Poly Tunnels

Early Crop Production in Unheated "Poly Tunnels"

While some growers are going into greenhouse vegetable production in a big way, with computerized, controlled environment greenhouses and soilless growing systems, others are slowly getting involved in "greenhouse farming" using conventional coldframes covered with a single layer of poly, often referred to as poly tunnels. Since no automated heating or cooling is used, this allows a low cost way of entering the specialty produce business that can yield an excellent return on investment.
  Growing early crops in poly tunnels has been popular in England for a number of years, and is just now catching the interest of U.S. farmers looking for ways to diversify their farming operations. Crops most suited for poly tunnel production include tomatoes, peppers, and squash, especially the green and yellow zucchini varieties.
  The objective with poly tunnel production is to beat the local field production by two to three weeks, thereby taking advantage of the higher prices available at that time due to the pent up demand for fresh, "locally grown," "just picked from the farm" produce.
  Construction of the tunnel should begin a month or so prior to planting into the ground so that the soil can be warmed up and so it can be worked prior to planting.
  Typically, a 15' x 96' coldframe is used since it offers a good, workable size at a fairly low cost per square foot. The coldframes are quite easy to install, taking about one full day for two people. A single layer of poly film, preferably IR film which will help retain the heat at night, is used to cover the coldframe. The poly film can be attached by batten boards or batten tape, or an aluminum locking device may be used. This is more expensive, but makes covering and uncovering the coldframe much easier. Since it is a job that will be done every year, this additional cost is a wise investment.
  Poly film is also used on each end, and can be attached a number of ways, with care being taken to allow easy opening and closing of the entire end for flow-through ventilation. It is possible to install roll up side curtains, which add cost, but will make ventilation much easier and prevent over heating of the tunnel when the sun shines.
  Once the tunnel is up and under cover, it is time to begin the seedlings. For early squash production in Northeastern Ohio, seeds would typically be planted near the first of April. They are started in Jiffy pots filled with a seedling mix such a Fison's LCI. These need to be started in a heated greenhouse, or indoors under lights, where proper germinating temperatures can be maintained.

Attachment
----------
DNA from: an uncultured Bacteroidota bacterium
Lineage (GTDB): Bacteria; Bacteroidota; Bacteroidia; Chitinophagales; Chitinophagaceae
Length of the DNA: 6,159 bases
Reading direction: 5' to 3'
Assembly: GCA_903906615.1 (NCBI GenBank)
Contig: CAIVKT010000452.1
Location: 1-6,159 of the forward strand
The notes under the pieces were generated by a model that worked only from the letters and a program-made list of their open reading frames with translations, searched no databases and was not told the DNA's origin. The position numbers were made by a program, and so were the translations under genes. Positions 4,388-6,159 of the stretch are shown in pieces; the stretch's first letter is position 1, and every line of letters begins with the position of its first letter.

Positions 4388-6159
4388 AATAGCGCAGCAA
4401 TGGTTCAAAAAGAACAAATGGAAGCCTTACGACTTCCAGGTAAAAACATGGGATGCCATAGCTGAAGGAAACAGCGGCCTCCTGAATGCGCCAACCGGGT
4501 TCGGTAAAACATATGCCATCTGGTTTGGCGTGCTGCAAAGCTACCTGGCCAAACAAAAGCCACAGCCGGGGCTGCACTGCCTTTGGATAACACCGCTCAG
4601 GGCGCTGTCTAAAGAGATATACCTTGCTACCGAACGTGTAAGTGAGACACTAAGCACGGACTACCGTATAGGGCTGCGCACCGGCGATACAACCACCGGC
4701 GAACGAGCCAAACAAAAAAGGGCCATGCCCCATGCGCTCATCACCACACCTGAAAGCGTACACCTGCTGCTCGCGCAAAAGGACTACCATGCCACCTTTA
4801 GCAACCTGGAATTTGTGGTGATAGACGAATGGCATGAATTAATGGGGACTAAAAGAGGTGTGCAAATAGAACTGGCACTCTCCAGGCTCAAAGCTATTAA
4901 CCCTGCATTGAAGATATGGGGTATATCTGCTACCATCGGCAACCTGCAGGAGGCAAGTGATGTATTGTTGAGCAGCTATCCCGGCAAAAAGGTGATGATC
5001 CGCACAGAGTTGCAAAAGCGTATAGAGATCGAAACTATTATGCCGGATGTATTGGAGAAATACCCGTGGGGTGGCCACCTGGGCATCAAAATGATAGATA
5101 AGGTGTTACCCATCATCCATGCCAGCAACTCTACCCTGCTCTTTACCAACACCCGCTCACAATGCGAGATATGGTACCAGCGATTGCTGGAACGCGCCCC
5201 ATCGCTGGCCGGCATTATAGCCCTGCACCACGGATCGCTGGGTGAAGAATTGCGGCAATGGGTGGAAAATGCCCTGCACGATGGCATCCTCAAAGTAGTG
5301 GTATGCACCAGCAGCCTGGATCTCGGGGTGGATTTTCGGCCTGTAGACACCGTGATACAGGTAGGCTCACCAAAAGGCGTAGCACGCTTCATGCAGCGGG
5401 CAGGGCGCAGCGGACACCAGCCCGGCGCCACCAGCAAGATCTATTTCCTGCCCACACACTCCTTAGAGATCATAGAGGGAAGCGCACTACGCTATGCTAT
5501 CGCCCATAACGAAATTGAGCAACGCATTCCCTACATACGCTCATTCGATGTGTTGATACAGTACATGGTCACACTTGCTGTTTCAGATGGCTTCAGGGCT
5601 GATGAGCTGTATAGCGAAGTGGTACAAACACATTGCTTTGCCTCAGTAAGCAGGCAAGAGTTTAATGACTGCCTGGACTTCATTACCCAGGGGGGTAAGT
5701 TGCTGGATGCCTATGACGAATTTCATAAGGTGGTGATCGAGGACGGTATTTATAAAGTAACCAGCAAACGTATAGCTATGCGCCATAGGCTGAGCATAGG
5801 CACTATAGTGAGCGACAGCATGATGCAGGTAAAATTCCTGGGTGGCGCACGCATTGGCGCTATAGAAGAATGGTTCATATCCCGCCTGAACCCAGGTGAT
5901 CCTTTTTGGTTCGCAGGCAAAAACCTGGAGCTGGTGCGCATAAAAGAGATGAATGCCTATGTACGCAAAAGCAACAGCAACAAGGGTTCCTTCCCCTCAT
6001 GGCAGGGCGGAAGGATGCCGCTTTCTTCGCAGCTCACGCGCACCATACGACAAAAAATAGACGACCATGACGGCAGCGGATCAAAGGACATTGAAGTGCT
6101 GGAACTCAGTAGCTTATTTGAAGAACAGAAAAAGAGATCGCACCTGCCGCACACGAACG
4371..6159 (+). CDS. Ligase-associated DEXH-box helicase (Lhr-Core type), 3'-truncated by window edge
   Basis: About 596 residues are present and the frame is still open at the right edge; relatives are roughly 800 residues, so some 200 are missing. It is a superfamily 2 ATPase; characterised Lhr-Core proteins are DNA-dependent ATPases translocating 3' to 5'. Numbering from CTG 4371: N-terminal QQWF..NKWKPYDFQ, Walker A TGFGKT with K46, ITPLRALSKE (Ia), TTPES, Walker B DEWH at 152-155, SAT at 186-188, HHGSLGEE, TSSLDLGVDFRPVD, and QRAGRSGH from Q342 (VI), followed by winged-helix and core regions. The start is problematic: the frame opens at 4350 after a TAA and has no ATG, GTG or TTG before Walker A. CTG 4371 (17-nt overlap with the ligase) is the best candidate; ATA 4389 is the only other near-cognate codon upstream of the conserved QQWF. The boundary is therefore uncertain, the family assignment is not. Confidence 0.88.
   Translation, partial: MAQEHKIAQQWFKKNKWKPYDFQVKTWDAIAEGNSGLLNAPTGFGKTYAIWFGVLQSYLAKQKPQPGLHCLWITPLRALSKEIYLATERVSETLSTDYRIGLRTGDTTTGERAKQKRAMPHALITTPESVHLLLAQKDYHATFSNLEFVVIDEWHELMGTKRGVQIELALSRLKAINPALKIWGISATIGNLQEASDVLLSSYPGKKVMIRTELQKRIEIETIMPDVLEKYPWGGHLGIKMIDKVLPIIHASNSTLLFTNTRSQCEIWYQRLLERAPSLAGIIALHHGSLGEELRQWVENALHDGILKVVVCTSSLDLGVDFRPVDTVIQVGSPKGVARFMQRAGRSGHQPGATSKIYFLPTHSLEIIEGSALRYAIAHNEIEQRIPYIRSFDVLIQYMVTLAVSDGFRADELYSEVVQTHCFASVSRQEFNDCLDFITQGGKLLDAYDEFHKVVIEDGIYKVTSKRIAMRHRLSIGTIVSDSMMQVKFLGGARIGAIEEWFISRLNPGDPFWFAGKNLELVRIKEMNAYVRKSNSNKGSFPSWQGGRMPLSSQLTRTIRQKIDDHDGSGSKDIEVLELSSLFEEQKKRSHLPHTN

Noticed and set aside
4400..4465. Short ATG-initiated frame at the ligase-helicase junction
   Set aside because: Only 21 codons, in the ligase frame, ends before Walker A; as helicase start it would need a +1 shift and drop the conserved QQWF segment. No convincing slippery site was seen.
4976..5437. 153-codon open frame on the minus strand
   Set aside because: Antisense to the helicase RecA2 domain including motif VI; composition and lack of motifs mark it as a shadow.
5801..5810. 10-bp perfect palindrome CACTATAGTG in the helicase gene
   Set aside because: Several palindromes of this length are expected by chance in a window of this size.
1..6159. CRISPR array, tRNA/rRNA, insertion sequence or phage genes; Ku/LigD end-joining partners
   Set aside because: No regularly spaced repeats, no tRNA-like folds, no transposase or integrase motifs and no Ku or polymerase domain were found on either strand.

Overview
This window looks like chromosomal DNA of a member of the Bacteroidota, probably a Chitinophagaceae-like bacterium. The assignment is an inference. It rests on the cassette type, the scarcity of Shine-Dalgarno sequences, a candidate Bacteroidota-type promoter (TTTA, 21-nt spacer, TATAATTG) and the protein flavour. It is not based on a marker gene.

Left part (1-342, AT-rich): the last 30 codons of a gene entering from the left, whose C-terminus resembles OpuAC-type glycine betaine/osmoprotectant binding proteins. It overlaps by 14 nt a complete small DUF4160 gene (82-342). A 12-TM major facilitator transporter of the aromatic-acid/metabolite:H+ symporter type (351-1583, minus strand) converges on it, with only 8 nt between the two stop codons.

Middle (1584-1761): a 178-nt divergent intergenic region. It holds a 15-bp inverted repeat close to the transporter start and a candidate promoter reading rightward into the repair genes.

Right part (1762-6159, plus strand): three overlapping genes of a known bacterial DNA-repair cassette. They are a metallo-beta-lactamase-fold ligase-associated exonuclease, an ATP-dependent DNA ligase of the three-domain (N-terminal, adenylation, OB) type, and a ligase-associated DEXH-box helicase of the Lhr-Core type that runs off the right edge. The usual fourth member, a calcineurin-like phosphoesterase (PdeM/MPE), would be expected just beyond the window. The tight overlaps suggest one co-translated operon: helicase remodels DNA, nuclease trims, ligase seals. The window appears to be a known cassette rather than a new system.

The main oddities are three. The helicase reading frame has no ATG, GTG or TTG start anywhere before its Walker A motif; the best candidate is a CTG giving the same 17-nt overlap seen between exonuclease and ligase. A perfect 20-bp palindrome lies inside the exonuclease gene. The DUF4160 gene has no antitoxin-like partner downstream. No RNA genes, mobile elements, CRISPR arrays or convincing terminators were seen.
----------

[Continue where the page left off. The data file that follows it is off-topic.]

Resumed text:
Once showing their second set of true leaves, usually three to four weeks after seeding, they are ready to set out into the tunnel. The ground should be worked thoroughly, soil tested, and any necessary fertilizers added. Drip irrigation lines, if used, should also be laid at this time.
  Ground cover is now placed over the soil with holes cut to accept the transplants. The ground cover should be the woven kind that will allow water to seep through, but will prevent weeds from coming up. This can be purchased in 15' widths, and may be used for more than one year. Once the seedlings are transplanted, they should be watered in.
  Spacing for squash in a poly tunnel can be somewhat closer than outdoors, since, with woven ground cover, no cultivating needs to be done. With two plants per "hill", row spacing on 4' centers and approximately 3' between rows, a 15' x 96' tunnel will hold 200 plants.
  It is important to keep a close watch on the temperature in the poly tunnel as well as the local weather conditions. A closed up tunnel can reach extremely high temperatures on days when the sun is shining brightly and damage to plants can occur quickly. The ends must be opened, or the sides must be rolled up so that adequate ventilation can take place.
  As the plants begin to grow, care must be taken to water regularly, and fertilize when needed. Foliar feeds can be used if desired. Insect control is no different than outdoors, and pollinating of blossoms is accomplished the same way as outdoors, by wind for some crops, and bees or insects for others.
  Once all danger of frost is passed, and nighttime temperatures are not dropping below 60 degrees, the poly cover can be removed. Harvesting should be done daily, and all poorly shaped squash should be picked off along with any broken leaves. With the close plant spacing, good sanitation practices are especially important and will help to increase overall yields.
  Yellow squash and green zucchini can produce abundantly, and prices in May and June can be as high as $.75 per squash. When harvesting, handle the squash with care to maintain their just-picked appearance. When presented with quality squash, two to three weeks earlier than field grown squash, produce buyers will have a hard time turning you down!

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